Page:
Thanks so much for the response. Yes, I have worked with a dietitian and diet and exercised. I keep my diet in order. It's just not working anymore. My blood sugar has been as high as 345. It just gets better and better. I see the Dr tomorrow and she is putting me on medication. My A1C was about a 6.5 sense the last time I took it. I changed doctors a few weeks ago sense my last one doesn't take my diabetes serious. The one I have now is on it. I have tachycardia, I think that's how you say it. I'm not sure. Anyway thanks to all that replied. I really appreciated the input.

    phototaker replied to Denise27549's response:
    Denise, be sure to keep us updated on how the medicine is helping you, and stick around! I know people helped me when I first came on here, too.
    Denise27549 replied to phototaker's response:
    I saw the Dr. and my sugar level was 372 that morning. She put me on Metformin..500mg. I've been taking it sense I saw her which is 2 or three days now. My blood sugar is still high. It's ranging around 345 per reading. How long does it takes before the medicine works, if it's going to work? If my blood sugar doesn't come down in a little while, she is going to put me on something else or up my dosage. Thanks for everyone that participated in this discussion. I appreciate it.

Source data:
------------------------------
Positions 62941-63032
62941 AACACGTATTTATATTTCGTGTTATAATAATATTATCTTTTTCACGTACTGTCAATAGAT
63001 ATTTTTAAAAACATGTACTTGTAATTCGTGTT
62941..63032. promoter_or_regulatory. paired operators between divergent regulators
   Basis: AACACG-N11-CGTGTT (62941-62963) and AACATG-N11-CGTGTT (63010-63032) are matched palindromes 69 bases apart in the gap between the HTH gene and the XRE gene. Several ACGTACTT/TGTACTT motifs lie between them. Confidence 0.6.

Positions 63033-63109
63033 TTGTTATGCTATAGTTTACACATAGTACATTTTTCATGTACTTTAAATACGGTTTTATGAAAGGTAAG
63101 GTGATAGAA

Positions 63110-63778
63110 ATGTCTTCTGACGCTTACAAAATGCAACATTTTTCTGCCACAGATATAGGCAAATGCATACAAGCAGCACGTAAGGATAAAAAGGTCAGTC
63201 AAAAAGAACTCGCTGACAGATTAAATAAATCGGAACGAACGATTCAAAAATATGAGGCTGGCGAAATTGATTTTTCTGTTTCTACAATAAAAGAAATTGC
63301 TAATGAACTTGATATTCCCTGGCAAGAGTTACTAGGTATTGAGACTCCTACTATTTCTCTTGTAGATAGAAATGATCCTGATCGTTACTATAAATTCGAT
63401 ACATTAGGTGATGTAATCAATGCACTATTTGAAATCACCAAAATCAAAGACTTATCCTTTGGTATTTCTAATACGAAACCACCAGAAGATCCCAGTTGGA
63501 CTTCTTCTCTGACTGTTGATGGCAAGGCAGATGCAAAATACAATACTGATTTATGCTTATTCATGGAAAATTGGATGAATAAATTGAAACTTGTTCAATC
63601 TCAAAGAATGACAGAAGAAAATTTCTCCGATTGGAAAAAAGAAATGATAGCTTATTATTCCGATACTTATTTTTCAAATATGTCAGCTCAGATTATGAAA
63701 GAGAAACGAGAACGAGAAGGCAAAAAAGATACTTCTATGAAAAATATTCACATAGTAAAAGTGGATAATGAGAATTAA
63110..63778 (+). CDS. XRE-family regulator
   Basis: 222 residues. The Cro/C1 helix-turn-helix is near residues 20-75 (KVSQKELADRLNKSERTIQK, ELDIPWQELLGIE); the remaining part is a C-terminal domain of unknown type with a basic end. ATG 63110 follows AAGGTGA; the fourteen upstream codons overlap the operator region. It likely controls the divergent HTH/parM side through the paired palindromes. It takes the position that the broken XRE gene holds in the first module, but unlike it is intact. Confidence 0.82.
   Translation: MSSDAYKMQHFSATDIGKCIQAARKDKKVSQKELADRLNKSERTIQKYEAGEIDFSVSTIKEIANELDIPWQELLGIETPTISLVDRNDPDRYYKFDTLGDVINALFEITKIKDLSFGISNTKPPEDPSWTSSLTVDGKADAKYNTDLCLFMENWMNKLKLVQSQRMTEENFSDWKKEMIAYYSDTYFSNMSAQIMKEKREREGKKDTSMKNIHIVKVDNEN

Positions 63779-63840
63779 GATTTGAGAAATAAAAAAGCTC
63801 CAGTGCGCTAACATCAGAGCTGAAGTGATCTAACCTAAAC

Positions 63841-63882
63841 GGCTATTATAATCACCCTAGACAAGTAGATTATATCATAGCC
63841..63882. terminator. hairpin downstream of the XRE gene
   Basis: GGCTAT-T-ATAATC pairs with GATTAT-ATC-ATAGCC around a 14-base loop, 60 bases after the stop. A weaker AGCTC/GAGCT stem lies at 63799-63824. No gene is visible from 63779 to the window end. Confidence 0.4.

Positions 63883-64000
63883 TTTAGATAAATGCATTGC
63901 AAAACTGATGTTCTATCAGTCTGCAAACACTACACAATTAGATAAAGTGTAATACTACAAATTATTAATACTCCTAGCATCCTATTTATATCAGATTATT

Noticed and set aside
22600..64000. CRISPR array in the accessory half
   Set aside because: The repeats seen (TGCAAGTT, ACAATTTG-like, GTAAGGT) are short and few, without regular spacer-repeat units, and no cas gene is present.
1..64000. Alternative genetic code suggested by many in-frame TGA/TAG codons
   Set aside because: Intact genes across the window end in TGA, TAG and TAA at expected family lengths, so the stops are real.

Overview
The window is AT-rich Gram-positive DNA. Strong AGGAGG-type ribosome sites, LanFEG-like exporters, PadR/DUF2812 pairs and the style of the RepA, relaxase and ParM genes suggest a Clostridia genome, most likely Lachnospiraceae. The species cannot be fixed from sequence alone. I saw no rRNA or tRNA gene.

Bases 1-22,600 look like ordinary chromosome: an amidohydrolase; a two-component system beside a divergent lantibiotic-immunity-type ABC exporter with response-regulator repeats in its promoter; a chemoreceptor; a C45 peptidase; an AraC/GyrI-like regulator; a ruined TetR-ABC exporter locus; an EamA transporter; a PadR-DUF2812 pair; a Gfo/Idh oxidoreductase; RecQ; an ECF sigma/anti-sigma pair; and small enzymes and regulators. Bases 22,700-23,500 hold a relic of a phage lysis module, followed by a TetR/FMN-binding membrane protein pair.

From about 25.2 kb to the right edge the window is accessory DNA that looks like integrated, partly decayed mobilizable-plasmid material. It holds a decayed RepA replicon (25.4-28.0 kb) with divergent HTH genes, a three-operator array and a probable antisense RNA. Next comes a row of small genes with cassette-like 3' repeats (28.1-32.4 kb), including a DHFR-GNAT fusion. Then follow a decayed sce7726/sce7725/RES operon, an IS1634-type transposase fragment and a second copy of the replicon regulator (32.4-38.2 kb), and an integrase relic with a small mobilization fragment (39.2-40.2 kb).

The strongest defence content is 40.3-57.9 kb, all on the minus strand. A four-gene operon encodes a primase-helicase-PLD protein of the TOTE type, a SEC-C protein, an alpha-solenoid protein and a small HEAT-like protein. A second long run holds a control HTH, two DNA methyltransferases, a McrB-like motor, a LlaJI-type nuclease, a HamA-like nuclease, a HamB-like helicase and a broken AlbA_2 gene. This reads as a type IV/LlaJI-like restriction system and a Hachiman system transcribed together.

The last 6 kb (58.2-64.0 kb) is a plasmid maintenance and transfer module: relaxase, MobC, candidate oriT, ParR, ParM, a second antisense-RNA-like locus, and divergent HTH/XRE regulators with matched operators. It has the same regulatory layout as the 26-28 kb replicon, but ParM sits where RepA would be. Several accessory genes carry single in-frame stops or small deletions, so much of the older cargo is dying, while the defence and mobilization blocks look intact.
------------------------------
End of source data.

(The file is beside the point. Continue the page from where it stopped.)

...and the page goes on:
phototaker replied to Denise27549's response:
    Denise, thanks for updating us. How long does the doctor want you to wait? I would think she would want to get your levels down right away. Can you call the doctor's office and tell them you're still high?